The larger chamber including the frusta and the slot volume is 274 in^3

 

PHOTO 2

The front baffle attached.  It serves little enhancement of the low frequencies as it's longer dimension, 25" will support frequencies above about 500hz.  This size was chosen because it fits the 3 ft^3 enclosure upon which it sits and can be used for future tests.

 

PHOTO 3

The assembly mounted on top of another enclosure to get the center of the slot midway between the floor and the ceiling, 48 inches.  the CLIO is internally calibrated to cancel first reflection from the floor and ceiling with the mic at a distance of 1m from the source.

The LMS allows adjustment of these distances and once entered, it will turn off the signal before the first reflection gets to the mic, thus simulating an anechoic response.  Both units will fail below about 400hz as the wavelength is too long to get a good sample before the reflection arrives.

 

PHOTO 4

This was a later experiment to see what happens if the chamber volume were increased by 80in^2 by increasing the chamber width by 0.75 inch.  There were two tests done here.  One with the wider slot and another, shown here, with the slot reduced to the original size and both with the larger chamber.  The results were unworthy of consideration and therefore, not reported here. (see fig 2)

It seems the chosen volume may be close to optimum.  Consideration was given to making the chamber smaller but that has yet to be studied.  The main purpose of this experiment was to determine if second harmonic distortion is reduced, as claimed.

It wasn't.  In fact, it got worse. (see figs 5 and 7)

 

PHOTO 5

The speakers in a sealed box of 3 ft^3.  Second harmonic distortion was lower than that of the slot system and, obviously, the lower bass was enhanced due to the blocking of the rear wave. 

 

PHOTO 6

The two eights on an open back baffle,

 

 

FIGURE 1

Z   BLK=2 in parallel in SLOT Chamber; RED=2 in parallel in 3 cu ft sealed

At first glance, it may seem counterintuitive that fs would be lower with the pair facing each other in a small chamber. The rear of the speakers is radiating into open space, unlike the pair in the closed box.  Despite the fronts of the speakers radiating into a small space, that space is open at the slot and while it may impose a heavier load on the speakers, the speakers may see it as additional mass, hence the lower resonant point.  The open back imposes a far less load than the 3 ft^3 sealed box thus resembling an open air condition.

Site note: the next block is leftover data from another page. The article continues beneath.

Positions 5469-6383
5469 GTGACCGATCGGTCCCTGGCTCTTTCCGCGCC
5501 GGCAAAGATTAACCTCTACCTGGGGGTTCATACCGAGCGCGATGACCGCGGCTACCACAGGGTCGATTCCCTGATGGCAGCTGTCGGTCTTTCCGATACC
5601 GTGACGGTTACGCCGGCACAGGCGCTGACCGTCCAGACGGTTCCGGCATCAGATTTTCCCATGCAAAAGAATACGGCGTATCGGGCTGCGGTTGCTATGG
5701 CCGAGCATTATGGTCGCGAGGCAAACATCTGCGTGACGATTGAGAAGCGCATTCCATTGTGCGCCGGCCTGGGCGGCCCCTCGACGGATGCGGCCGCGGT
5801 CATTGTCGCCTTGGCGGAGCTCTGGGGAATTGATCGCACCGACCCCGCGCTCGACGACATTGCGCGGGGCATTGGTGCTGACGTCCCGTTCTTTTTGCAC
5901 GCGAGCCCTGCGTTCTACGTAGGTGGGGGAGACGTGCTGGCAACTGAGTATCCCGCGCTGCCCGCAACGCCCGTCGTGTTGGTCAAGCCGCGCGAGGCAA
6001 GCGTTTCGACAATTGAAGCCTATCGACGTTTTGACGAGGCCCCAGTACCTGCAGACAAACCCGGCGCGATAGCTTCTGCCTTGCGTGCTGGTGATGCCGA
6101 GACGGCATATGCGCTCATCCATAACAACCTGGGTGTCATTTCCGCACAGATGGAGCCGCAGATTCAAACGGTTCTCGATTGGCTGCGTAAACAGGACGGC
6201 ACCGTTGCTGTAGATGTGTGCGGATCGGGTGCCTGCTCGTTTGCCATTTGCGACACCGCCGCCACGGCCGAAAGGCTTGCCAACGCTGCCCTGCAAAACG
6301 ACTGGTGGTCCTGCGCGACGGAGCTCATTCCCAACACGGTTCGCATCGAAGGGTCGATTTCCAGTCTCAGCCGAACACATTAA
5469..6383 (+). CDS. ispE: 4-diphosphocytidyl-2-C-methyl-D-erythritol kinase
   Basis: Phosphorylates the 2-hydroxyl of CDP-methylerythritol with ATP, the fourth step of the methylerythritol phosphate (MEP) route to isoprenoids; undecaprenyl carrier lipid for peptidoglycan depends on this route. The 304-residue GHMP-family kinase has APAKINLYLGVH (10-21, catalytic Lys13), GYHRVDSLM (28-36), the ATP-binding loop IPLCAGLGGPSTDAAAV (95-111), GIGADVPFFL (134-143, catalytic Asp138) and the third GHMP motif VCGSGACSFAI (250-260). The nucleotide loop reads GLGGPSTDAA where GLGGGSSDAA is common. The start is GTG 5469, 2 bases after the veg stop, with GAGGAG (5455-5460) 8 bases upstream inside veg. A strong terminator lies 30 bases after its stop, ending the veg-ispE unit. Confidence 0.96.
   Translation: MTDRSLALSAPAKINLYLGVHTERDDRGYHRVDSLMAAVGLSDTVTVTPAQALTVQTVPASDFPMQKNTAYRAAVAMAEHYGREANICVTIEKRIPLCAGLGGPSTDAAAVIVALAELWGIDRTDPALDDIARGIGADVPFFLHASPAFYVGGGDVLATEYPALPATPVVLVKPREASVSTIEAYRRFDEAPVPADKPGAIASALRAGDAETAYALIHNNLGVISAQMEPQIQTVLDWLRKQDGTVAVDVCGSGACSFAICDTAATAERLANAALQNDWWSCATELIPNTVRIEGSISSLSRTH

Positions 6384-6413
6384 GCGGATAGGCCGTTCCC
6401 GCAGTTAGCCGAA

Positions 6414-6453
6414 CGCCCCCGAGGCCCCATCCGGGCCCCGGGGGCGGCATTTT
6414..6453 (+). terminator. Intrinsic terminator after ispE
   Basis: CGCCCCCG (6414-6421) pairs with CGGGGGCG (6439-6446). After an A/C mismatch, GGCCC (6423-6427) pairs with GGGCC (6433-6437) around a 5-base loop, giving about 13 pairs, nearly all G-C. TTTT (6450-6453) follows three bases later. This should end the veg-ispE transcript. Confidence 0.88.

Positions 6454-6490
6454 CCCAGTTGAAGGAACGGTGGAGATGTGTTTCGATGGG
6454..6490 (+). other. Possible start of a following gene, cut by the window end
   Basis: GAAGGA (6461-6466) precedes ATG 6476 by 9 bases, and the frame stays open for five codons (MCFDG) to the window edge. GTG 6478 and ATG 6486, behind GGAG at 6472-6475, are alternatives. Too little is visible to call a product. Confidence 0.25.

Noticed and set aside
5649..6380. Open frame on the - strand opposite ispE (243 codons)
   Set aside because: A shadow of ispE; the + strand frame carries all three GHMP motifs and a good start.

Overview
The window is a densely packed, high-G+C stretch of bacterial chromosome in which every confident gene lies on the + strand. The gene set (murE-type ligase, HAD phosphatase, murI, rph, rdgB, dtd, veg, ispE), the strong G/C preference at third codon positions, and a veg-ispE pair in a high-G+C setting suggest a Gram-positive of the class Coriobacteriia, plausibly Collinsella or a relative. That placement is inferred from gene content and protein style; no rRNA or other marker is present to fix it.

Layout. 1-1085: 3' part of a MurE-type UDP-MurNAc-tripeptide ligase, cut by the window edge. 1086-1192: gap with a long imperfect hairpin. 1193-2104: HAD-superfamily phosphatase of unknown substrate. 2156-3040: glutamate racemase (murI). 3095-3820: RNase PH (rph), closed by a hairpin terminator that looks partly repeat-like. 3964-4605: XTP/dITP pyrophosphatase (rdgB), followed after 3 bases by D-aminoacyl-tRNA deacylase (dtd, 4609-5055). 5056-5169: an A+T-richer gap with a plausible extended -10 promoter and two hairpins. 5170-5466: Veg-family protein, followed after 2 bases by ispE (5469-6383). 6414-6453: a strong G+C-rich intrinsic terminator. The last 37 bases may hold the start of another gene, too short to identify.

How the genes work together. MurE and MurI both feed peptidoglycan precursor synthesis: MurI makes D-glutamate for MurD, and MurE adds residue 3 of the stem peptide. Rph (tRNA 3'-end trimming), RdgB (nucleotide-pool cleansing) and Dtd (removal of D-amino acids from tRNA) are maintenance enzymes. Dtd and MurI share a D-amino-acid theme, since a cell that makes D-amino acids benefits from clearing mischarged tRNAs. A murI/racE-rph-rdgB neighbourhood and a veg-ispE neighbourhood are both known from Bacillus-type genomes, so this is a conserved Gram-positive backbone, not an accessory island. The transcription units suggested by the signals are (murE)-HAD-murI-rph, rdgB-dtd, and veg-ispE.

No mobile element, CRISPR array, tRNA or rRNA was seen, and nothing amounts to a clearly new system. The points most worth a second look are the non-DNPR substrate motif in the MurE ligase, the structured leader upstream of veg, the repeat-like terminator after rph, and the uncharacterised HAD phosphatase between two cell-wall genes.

The open air resonant point of these speakers is 32hz and in the SLOB, that resonant point has lowered to about 29hz, very likely due to the effect of the air load in the slotted chamber being pushed by one speaker against the other

The "blips" at about 170hz and 340hz are nor floor bounces as both speakers were measured in the same location and under the same conditions. They may be due to reflections from the back wall as they only show during the open back sweep.

See the note at the bottom of this page.

 

FIGURE 2

1w1m

big box is 79 in^3 larger and its slot is area is 24.75 in^2  Its slot volume adds 18 in^3 to the chamber.

RED=small box small slot  ORN=2nd harmonic

GRN=big box big slot  BLU=2nd harmonic

BLK=big box small slot  GREY=2nd harmonic

It seems that there is little effect with the above combinations although the small box with the small slot has less 2nd harmonic distortion below 230hz

 

FIGURE 3

1w1m small slot and chamber RED=THD

 GREEN=2nd harmonic; ORANGE=3rd harmonic

This shows that the total harmonic distortion is mostly 2nd harmonic

Fig 4 shows the same comparison at 10 watts